4:00pm. On Monday, I’m contributing to a portion of a new exhibit going up for a Victorian event. My portion consists of supplying the rare books for a glass display case that will be up for a week. The case will have the books a Victorian botanist would’ve likely had, such as Darwin, Linnaues, and Gray. I complete the list of books that are up for consideration, I will pull them Saturday to assess their condition and, assuming they can be out of the rare book room for a week, I will display them Monday. The night of the event I’ll add a few good condition exploration books that people can look through (under supervision). It’s good outreach for the library, everyone seems to love rare books.

5:00pm. Commute home. I leave Denver with seemingly every other person who lives west of the city and sit in traffic. Good times.

06:00pm. Grocery store. In case my name didn’t give it away, I’m Irish. We were traveling on St. Patrick’s Day, so I didn’t get to make dinner. I am making Cottage Pie tonight, instead (I use this recipe), since I missed the holiday.

07:00pm. We play go fish, which is as exciting as it’s ever been.

07:30pm. Bath time. I bathe my kids, get them in their pajamas, and ready for bed. We go to their room and read. My older son is reading Werewolf in Fever Swamp by R.L. Stine and my younger son is read Earthquakes in the Early Morning (a magic treehouse book). While I’m reading to them, my husband does the dishes and puts away some of the laundry (there are mountains of it post vacation).

08:30pm. I put my younger son to bed and let my oldest stay up a little later (because it’s spring break).

09:00pm. After he falls asleep, we go downstairs and watch an episode of Buffy the Vampire Slayer and share some ice cream.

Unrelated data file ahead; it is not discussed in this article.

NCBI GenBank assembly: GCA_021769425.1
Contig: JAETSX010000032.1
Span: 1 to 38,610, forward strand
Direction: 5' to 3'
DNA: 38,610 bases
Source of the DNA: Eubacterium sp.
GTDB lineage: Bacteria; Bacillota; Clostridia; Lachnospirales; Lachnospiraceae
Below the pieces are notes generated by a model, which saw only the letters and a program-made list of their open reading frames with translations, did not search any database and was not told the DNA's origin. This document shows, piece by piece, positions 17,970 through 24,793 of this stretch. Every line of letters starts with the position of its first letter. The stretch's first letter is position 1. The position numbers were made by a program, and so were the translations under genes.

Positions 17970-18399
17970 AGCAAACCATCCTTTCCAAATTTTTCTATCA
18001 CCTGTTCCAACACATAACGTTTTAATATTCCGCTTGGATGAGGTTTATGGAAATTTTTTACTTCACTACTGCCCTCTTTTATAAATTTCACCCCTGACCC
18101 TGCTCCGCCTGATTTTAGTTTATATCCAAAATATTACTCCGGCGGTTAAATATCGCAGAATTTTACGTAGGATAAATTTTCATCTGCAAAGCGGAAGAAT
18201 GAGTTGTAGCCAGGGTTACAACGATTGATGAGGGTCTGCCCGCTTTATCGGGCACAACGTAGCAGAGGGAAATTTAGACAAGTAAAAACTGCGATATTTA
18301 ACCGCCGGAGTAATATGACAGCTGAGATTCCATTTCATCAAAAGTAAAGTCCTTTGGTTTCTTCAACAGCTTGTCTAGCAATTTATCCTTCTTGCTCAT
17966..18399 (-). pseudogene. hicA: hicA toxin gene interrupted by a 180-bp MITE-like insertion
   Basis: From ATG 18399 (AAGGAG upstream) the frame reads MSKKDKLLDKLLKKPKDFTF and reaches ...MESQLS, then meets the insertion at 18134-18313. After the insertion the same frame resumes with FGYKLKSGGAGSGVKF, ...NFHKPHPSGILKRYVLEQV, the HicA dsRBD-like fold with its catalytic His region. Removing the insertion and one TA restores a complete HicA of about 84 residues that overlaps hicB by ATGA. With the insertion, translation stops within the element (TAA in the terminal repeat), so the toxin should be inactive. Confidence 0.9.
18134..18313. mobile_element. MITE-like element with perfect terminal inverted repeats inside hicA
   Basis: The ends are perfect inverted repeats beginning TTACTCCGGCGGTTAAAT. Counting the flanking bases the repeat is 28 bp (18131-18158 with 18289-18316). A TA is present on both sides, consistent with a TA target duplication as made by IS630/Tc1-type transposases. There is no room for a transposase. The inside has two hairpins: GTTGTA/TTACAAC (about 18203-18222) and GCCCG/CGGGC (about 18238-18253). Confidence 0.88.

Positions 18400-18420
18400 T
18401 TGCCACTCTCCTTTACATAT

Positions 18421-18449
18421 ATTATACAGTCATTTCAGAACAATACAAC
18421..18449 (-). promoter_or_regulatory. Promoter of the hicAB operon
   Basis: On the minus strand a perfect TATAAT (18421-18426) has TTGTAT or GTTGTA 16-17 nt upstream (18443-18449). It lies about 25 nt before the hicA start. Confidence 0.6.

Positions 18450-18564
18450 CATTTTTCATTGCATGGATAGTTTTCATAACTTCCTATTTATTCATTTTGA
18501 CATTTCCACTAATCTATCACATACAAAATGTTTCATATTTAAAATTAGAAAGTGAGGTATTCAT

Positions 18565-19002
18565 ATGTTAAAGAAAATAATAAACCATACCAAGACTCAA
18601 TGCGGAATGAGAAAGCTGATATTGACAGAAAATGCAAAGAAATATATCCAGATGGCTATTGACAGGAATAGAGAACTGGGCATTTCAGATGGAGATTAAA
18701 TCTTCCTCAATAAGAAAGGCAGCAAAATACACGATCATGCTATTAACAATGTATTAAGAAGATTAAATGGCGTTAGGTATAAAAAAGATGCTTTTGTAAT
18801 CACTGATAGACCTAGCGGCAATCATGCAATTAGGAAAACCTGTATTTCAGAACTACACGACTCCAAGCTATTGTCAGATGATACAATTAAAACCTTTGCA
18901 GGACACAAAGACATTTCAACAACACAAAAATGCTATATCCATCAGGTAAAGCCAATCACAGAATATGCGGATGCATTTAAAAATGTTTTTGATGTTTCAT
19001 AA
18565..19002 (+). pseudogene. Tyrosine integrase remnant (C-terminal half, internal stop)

09:45pm. I take him up to bed and wait for him to fall asleep, I nod off a little while I wait.

10:15pm. I leave his room and go to my own and start clearing off the laundry piles that are on my bed. I will need to sleep somewhere. I start getting sleepy and my husband clears the rest off. I get ready for bed and lay down to read A Thing with Feathers by Noah Strycker, one of the books we’ll be discussing at tomorrow’s meeting. I nod off twice before giving up.

10:45pm. Go to sleep. This is an estimate, I didn’t check the clock.

*Of note, over the last couple of months, I’ve been hit with the flu, a nasty cold, and allergies. I’m still trying to get back on track after these, but I’m still extra exhausted (my normal bed time is about, comfortably, midnight). Every day feels like a marathon. Also, bonus points for anyone who read through the whole day.

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  • http://www.sarahsbookshelves.com/ Sarah (Sarah’s Book Shelves)

    I hear you on the 50 billion reminders to put on shoes…you’d think we were asking them to scale Mt. Everest!

    • http://www.fourthstreetreview.com/ Rory O’Connor

      Right?!

  • http://www.thedailydosage.com Marisa @The Daily Dosage

    I always wonder why I’m so tired most days and then when I did this post realized just how busy we truly are. Your job sounds so interesting. It was fun peeking into your life.

    • http://www.fourthstreetreview.com/ Rory O’Connor

      Thanks! And seriously, monotony can be hard work!

  • http://kaysreadinglife.blogspot.com/ Kay

    I read through the whole day and was fascinated – well, mostly. LOL

    Loved hearing about your job and the rare books – maybe not putting them on carts – but still. Thanks for sharing all this with us! And good luck getting your energy back after the illnesses. Some winters are rough in that regard.

    • http://www.fourthstreetreview.com/ Rory O’Connor

      Thanks! We’re heading in to spring and I’m hopeful I’ll feel better soon!

  • Words for Worms

    I admire your willingness to cook cottage pie at the end of your day. The idea of boiling and mashing potatoes on any occasion that’s not a major holiday just stresses me out.

    • http://www.fourthstreetreview.com/ Rory O’Connor

      Only because I was traveling on St. Patrick’s Day, otherwise I do typically cook, but it has to take under 40 minutes.

  • http://www.estellasrevenge.net Andi

    Bonus points! Bonus points! I totally read the whole thing and I find your job fascinating!

    • http://www.fourthstreetreview.com/ Rory O’Connor